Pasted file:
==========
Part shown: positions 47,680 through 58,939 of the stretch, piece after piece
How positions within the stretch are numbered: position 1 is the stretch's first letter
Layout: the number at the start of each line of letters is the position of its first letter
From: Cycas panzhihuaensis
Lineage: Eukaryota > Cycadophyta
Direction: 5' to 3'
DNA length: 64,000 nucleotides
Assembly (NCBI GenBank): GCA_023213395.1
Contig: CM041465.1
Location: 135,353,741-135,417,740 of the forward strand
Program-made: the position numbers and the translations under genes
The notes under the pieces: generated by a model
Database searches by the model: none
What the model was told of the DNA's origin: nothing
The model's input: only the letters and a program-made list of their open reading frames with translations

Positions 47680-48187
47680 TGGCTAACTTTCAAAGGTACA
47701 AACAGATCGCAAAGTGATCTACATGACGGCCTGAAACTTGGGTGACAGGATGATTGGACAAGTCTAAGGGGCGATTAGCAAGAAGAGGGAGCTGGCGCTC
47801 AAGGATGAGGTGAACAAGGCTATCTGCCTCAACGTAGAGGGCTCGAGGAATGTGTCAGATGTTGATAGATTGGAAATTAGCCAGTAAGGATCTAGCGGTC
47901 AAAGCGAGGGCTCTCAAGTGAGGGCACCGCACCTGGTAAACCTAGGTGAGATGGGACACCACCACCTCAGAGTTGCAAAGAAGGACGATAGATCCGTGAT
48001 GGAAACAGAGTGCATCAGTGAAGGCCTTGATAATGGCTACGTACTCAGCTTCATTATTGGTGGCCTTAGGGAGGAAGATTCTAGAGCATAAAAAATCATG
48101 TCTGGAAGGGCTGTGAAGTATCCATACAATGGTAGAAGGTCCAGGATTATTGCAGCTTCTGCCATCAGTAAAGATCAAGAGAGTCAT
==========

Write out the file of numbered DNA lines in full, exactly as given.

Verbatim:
Part shown: positions 47,680 through 58,939 of the stretch, piece after piece
How positions within the stretch are numbered: position 1 is the stretch's first letter
Layout: the number at the start of each line of letters is the position of its first letter
From: Cycas panzhihuaensis
Lineage: Eukaryota > Cycadophyta
Direction: 5' to 3'
DNA length: 64,000 nucleotides
Assembly (NCBI GenBank): GCA_023213395.1
Contig: CM041465.1
Location: 135,353,741-135,417,740 of the forward strand
Program-made: the position numbers and the translations under genes
The notes under the pieces: generated by a model
Database searches by the model: none
What the model was told of the DNA's origin: nothing
The model's input: only the letters and a program-made list of their open reading frames with translations

Positions 47680-48187
47680 TGGCTAACTTTCAAAGGTACA
47701 AACAGATCGCAAAGTGATCTACATGACGGCCTGAAACTTGGGTGACAGGATGATTGGACAAGTCTAAGGGGCGATTAGCAAGAAGAGGGAGCTGGCGCTC
47801 AAGGATGAGGTGAACAAGGCTATCTGCCTCAACGTAGAGGGCTCGAGGAATGTGTCAGATGTTGATAGATTGGAAATTAGCCAGTAAGGATCTAGCGGTC
47901 AAAGCGAGGGCTCTCAAGTGAGGGCACCGCACCTGGTAAACCTAGGTGAGATGGGACACCACCACCTCAGAGTTGCAAAGAAGGACGATAGATCCGTGAT
48001 GGAAACAGAGTGCATCAGTGAAGGCCTTGATAATGGCTACGTACTCAGCTTCATTATTGGTGGCCTTAGGGAGGAAGATTCTAGAGCATAAAAAATCATG
48101 TCTGGAAGGGCTGTGAAGTATCCATACAATGGTAGAAGGTCCAGGATTATTGCAGCTTCTGCCATCAGTAAAGATCAAGAGAGTCAT